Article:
Tabetha talks authors into contributing stories, poems, whatever, to anthologies. She slaps those together along with content from several of her own alts. We all know how shabby the editing and formatting are, so she can crank these anthologies out by the dozen. I’d say “a dime a dozen” but I doubt that she spends that much.
There are a couple of reasons why she cranks ’em out so abundantly. First, there’s more of a chance that some poor reader will happen across one and buy it. In all fairness, the covers aren’t bad. It’s not until a reader delves into the content that the truth of how abysmally poor the effort is. And by then, the money’s already been spent.
Mostly, though, I think she does it so that there are that many more titles on her website, making her company look more successful than it really is, than it will ever be. A prime example of quantity over quality.
Not all of the stories suck so profoundly. Every now and then, one of the real, breathing authors Tabetha cons into signing with her contributes something that isn’t bad. With proper editing and attention from a publisher that knows what they’re doing, some of them would do exponentially better than they ever will with her.
Royalties get divided equally among the authors, according to Tabetha. So, if she’s half of the authors using multiple pseudonyms, well, she gets half of the proceeds, doesn’t she?
More than half, if the publisher keeps a percentage of royalties as well.
Then, when the numbers and excuses don’t add up, authors leave her. It’s not an easy task, because all those smiles and promises of being “family” fly out the window and the real Tab shows up. The one that waves that contract in their faces, telling them that they’re legally obligated for at least a year, because that contract is legal and binding. It’s not, of course. But if she can get people to believe it, it’s done its real job. Convincing authors that they’re stuck.
If the author persists in wanting to leave, she hits ’em with that separation $125 fee. There’s been some debate about whether or not a publishing company should have a separation fee. Let me clarify.
Yes. A publishing company should have a termination fee, but only IF the only fault is the author’s. If the publisher isn’t getting the job done, isn’t paying, or isn’t living up to their end of the deal, then that fee flies out the window. And, since Tabetha Jones is the publisher we’re talking about, I think we all know where the fault really lies. Too many authors have come forward with horror stories about botched work, abuse and stolen royalties for any reasonable person to believe that whenever somebody comes to their senses and leaves her, that she’s squeaky clean. Exactly the opposite.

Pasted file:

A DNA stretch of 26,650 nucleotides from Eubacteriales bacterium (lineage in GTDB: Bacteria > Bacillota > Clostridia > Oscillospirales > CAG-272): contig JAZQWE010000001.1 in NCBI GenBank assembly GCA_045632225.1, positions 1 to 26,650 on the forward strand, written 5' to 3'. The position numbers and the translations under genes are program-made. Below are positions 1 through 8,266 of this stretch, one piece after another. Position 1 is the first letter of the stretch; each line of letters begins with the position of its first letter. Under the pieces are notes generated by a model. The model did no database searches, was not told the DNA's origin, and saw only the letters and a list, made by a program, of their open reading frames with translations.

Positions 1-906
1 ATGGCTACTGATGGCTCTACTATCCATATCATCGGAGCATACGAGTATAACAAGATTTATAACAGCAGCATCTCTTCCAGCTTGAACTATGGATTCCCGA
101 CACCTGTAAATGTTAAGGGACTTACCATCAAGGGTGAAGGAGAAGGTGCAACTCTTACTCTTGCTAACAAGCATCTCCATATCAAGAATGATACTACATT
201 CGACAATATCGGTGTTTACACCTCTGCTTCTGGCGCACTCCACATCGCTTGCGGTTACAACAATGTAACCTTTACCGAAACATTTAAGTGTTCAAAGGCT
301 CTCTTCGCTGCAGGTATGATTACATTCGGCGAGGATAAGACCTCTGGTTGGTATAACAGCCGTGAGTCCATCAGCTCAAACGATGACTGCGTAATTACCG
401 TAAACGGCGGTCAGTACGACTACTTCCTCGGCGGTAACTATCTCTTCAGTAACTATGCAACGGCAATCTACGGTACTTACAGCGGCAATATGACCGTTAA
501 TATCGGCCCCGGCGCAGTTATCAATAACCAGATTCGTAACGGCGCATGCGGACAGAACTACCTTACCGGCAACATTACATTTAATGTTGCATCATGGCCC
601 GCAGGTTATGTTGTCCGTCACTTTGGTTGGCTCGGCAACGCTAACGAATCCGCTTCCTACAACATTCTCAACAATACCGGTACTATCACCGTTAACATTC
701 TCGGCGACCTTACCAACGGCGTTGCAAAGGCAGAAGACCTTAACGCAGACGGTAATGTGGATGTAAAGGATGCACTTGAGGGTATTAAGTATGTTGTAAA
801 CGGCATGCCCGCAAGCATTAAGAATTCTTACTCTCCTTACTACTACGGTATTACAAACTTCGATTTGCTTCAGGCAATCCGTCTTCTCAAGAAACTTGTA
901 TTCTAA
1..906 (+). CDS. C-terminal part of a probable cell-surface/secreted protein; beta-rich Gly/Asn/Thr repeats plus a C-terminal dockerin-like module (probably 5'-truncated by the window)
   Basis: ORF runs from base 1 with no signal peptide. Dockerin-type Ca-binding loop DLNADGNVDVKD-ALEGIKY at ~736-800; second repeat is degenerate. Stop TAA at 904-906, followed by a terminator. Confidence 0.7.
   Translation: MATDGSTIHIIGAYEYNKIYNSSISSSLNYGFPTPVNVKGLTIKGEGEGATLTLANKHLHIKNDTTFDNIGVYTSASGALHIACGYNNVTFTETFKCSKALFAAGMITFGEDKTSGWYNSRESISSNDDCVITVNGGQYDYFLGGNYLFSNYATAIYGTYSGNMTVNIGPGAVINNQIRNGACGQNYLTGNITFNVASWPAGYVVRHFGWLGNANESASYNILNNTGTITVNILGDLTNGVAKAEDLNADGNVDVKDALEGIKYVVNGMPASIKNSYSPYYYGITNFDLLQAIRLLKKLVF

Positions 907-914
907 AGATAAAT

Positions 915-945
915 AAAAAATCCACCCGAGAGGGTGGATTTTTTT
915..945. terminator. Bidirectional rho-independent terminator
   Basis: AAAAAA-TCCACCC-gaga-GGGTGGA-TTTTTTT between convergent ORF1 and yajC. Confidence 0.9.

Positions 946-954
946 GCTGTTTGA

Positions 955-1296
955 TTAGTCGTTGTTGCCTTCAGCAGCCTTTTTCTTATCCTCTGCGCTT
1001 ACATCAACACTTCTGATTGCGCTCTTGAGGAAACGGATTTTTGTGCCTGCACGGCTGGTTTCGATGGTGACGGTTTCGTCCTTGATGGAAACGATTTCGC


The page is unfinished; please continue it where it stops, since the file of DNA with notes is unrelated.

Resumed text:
Eventually, just about every author she’s ever conned has gotten away from her. Some stand up to her and call her bluff, leaving her no choice but to “release” them. I use the term loosely, because she never owned the authors or their rights to begin with.
Other authors pay that extortionary separation fee just to be rid of her.
Whichever the case, they get free of her. And when they go, they take their work with them, if they’re smart. Including the work they contributed to anthologies. That’s where the shuffle comes in.
More than once, Tab’s been caught leaving people’s work in the anthology and only removing the name of the author that wrote it. At least until she’s caught, blames it on somebody else, then finally removes it.
At that point, she’s left with gaping holes in anthologies. Even though she “wrote” most of it, there are too many holes. So she either shifts stories from other anthologies or fills it with more horrid fluff from another one of her own alts. That constitutes a major change of the content of the book. So does changing the cover.
According to Bowker:
A new edition means that there has been substantial change: content has been altered in a way that might make a customer complain that this was not the product that was expected. Or, text has been changed to add a new feature, such as a preface or appendix or additional content. Or, content has been revised. Or, the book has been redesigned.
Same thing applies if the book is issued with a new cover.
If the change in cover substantially changes the product, then a new ISBN should be used.
So if you see a book that’s recently been re-issued with new content, missing content, or a different cover, look closely to see if it’s got a new ISBN to go along with the new content.
Nah. Nothing shifty going on here at ALL.
Authors, past. present and future, if you’ve ever contributed anything to an anthology, or plan to, keep very close eye on your work and where it ends up. Just a heads up.